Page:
The opinion of the court was delivered by: William J. Martini Judge
This matter comes before the Court on pro-se Plaintiffs' motion for reconsideration and to amend their Complaint. Defendant opposes the motion. The Court adjudicates this matter on the papers. Fed. R. Civ. P. 78. For the reasons stated below, Plaintiff's motions are both DENIED.
The background to this case was outlined extensively in this Court's March 24, 2006 Opinion granting Defendant's 12(b)(6) motion and dismissing the Complaint. Therefore, the Court will only offer a brief summary here of the events in this case. Pro-se Plaintiffs, Capt. Surender and Alina Malhan (Myronova), paid a total of $20,495 to enroll in a series of seminars (the "Seminar") offered by Defendant Robbins Research International. The signed Seminar contract outlined specific procedures by which Plaintiffs could seek refunds if they were dissatisfied with the Seminar. Plaintiffs attended the first of three Seminars in December 2004, were displeased, and chose to leave the Seminar of their own accord. Plaintiffs subsequently failed to follow the refund procedures outlined in the Contract; and although they later wanted a refund, they claim a full refund was not offered. Plaintiffs filed a Complaint in the Superior Court of New Jersey seeking full refund of the Seminar fees as well as reimbursement for lost wages and assorted distress-related damages. Defendant removed the case under 28 U.S.C. § 1332 and 28 U.S.C. § 1441 on diversity grounds.
Fully cognizant of the increased burden presented by Plaintiffs' pro-se status,*fn1 the Court at that time determined that the Complaint was without merit. A corresponding Opinion was issued on March 24, 2006 and an Order granting Defendant's motion and dismissing the Complaint followed on the same date. Plaintiffs now ask the Court to reconsider its March 24, 2006 Order and allow them to reopen the case and amend their Complaint to only seek reimbursement of their seminar fees.
A. Plaintiffs' Motion for Reconsideration is Untimely
A motion for reconsideration must be filed within 10 business days after entry of the order on the original motion. Fed. R. Civ. P. 59(e). ("Any motion to alter or amend a judgment shall be filed no later than 10 days after entry of the judgment.") See also D.N.J. L. Civ. R. 7.1(I). ("A motion for reconsideration shall be served and filed within 10 business days after the entry of the order or judgment on the original motion by the Judge or Magistrate Judge.") Plaintiffs appear to argue that their motion is timely because it fell within the 30-day period for appeal to the Court of Appeals under Fed. R. App. P. 4. While Plaintiffs may have been within the period for appeal to the Third Circuit, they clearly were outside of the period in which they could petition this Court for reconsideration. For this reason, Plaintiff's motion for reconsideration must be DENIED.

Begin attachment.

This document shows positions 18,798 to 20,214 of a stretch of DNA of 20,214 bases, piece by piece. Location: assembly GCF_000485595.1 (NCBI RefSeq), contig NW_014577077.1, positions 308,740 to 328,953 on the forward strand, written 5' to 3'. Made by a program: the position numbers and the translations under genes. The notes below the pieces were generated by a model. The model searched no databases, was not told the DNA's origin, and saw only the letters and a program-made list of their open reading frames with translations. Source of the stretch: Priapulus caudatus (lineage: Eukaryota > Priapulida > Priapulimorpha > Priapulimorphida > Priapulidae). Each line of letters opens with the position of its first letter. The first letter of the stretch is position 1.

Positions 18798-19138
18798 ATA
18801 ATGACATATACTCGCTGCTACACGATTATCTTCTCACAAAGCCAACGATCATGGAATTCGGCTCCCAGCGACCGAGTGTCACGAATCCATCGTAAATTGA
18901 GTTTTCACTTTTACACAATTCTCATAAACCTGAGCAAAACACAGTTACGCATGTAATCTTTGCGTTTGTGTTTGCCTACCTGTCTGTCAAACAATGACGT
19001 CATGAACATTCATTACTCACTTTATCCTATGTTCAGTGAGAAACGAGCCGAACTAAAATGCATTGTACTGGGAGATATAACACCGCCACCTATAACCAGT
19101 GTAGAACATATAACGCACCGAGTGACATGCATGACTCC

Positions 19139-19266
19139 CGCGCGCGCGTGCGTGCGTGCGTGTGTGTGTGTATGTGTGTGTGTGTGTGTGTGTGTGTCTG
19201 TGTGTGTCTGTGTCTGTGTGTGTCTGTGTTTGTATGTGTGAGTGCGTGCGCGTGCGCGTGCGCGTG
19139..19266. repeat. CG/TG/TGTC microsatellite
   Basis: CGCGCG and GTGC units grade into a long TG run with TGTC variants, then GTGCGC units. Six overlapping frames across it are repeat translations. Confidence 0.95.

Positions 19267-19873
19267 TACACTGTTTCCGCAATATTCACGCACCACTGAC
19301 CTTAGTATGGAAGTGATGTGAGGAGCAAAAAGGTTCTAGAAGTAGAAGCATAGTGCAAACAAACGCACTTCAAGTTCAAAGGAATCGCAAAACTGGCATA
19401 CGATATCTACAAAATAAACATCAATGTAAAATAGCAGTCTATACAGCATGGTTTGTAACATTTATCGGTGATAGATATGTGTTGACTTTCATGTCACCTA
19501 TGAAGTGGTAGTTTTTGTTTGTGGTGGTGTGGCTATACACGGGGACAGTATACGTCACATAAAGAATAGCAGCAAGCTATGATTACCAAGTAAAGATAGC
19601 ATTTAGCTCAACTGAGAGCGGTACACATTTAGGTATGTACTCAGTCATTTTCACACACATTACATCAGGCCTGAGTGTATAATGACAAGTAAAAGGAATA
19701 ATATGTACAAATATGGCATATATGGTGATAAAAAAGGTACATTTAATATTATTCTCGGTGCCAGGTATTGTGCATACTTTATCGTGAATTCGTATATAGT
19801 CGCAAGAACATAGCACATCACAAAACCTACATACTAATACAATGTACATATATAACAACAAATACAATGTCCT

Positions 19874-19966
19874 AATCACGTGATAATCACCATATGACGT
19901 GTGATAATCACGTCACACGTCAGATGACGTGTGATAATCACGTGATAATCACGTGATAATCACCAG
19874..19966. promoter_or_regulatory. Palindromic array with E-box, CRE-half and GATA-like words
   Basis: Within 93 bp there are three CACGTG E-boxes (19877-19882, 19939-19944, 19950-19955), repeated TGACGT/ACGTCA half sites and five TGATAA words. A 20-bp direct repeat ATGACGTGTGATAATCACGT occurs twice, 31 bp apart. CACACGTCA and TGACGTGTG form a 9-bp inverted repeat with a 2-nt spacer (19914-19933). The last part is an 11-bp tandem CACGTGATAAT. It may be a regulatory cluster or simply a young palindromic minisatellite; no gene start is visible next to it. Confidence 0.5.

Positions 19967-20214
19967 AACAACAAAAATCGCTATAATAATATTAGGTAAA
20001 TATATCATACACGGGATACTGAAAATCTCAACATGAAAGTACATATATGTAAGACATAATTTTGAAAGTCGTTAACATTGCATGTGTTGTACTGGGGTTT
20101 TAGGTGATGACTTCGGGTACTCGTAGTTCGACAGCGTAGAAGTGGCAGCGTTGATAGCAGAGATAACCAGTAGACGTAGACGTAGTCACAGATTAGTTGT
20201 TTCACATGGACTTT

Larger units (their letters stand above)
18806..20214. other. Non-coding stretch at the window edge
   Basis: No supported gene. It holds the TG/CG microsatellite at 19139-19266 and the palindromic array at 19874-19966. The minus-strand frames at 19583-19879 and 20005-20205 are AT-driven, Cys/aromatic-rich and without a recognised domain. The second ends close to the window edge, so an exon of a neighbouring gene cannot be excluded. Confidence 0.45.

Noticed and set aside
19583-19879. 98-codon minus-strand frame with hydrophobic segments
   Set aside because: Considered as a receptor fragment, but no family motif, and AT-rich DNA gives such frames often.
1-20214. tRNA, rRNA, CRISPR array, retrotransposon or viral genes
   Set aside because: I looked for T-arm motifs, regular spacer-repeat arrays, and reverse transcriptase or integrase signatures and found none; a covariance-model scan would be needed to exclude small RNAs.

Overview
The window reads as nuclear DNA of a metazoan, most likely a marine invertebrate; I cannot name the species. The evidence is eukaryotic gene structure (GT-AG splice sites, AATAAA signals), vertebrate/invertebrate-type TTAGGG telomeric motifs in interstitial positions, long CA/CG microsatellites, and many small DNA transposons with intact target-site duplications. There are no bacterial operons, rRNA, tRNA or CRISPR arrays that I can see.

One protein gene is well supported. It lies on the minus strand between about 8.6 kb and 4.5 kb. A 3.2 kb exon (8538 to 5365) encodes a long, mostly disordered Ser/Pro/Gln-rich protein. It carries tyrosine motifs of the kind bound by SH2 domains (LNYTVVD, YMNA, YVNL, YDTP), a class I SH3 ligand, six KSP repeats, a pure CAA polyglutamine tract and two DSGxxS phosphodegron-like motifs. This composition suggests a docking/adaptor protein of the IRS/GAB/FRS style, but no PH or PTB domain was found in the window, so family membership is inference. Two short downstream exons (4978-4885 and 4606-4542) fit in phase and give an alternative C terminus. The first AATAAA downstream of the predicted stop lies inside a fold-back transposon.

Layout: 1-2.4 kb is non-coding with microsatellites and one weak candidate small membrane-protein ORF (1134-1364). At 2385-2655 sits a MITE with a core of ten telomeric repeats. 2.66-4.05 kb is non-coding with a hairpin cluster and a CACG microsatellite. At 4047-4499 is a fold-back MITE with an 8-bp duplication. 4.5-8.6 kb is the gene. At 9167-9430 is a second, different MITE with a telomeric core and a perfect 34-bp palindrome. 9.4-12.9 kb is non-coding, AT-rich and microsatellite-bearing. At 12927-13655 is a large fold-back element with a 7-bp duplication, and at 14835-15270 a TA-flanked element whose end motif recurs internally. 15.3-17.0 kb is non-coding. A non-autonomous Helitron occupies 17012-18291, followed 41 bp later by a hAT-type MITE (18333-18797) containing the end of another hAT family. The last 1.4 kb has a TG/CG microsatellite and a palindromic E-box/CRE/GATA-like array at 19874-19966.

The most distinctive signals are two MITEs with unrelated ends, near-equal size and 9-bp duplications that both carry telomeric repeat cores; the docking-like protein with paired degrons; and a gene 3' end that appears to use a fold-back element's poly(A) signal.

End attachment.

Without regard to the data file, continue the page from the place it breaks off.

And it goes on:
B. Plaintiffs' Motion for Reconsideration is without Merit
Even if Plaintiffs' motion for reconsideration was timely, the Court would dismiss it on the merits. As this Court held recently, "a motion for reconsideration is an extraordinary remedy to be granted 'very sparingly.'" In re Lord Abbott Mut. Funds Fee Litig., 417 F.Supp. 2d 624, 627 (D.N.J. 2005). It is improper on a motion for reconsideration to "ask the Court to rethink what it had already thought through -- rightly or wrongly." Oritani Sav. & Loan Ass'n v. Fidelity & Deposit Co., 744 F. Supp. 1311, 1314 (D.N.J. 1990). "The purpose of a motion for reconsideration is to correct manifest errors of law or fact or to present newly discovered evidence." Harsco Corp. v. Zlotnicki, 779 F.2d 906, 909 (3d Cir.1985) (internal citation omitted). In other words, a motion for reconsideration is reserved for those instances where the Court may have "overlooked" pertinent facts or controlling case law. D.N.J. L. Civ. R. 7.1(I). When a matter was considered by the Court, it was not "overlooked." P. Schoenfeld Asset Mgmt. LLC v. Cendent Corp., 161 F. Supp. 2d 349, 353 (D.N.J. 2001). If the moving party fails to cite pertinent facts or case law that the Court overlooked, then the Court should deny the motion. Egloff v. New Jersey Air Nat'l Guard, 684 F. Supp. 1275, 1279 (D.N.J. 1988).
Having carefully examined all of Plaintiffs pleadings on this motion, the Court finds no instance in which they cite a single new piece of evidence or a change in law; nor do they contend that the Court committed any manifest errors of law or fact. Indeed, their argument for reconsideration is nothing but an embellishment of the entreaties upon the Court that composed a large part of their pleadings on the underlying motion; and all of these matters were carefully considered by the Court in arriving at its March 24, 2006 Opinion and accompanying Order. Because the Complaint remains dismissed, Plaintiff's motion to amend their Complaint is likewise DENIED.
In summary, Plaintiffs motion for reconsideration is both untimely and without merit. Therefore, Plaintiff's motion is DENIED. Correspondingly, Plaintiff's ...